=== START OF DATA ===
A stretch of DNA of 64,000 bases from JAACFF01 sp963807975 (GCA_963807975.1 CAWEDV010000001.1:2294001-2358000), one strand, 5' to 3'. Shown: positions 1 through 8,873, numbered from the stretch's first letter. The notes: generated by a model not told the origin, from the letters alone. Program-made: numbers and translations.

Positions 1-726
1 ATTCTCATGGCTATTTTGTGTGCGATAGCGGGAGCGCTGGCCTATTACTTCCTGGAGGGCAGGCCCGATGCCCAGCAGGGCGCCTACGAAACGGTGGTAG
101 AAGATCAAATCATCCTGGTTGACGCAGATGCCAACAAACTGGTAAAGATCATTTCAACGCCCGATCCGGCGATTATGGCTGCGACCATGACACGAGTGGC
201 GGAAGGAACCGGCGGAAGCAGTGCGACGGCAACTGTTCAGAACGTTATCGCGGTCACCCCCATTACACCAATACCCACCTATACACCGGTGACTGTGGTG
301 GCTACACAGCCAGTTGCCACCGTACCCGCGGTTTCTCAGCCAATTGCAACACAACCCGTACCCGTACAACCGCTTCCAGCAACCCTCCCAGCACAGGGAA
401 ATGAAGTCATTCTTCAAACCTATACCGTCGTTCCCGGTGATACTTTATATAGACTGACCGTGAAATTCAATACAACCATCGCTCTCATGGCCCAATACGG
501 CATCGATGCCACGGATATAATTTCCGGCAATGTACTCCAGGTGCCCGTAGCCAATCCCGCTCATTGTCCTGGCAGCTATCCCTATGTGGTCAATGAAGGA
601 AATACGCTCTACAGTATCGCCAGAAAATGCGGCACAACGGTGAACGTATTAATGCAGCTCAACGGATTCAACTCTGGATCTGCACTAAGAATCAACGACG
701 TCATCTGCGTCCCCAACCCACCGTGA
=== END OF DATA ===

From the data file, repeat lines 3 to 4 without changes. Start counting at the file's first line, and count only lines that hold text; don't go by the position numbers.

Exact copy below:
1 ATTCTCATGGCTATTTTGTGTGCGATAGCGGGAGCGCTGGCCTATTACTTCCTGGAGGGCAGGCCCGATGCCCAGCAGGGCGCCTACGAAACGGTGGTAG
101 AAGATCAAATCATCCTGGTTGACGCAGATGCCAACAAACTGGTAAAGATCATTTCAACGCCCGATCCGGCGATTATGGCTGCGACCATGACACGAGTGGC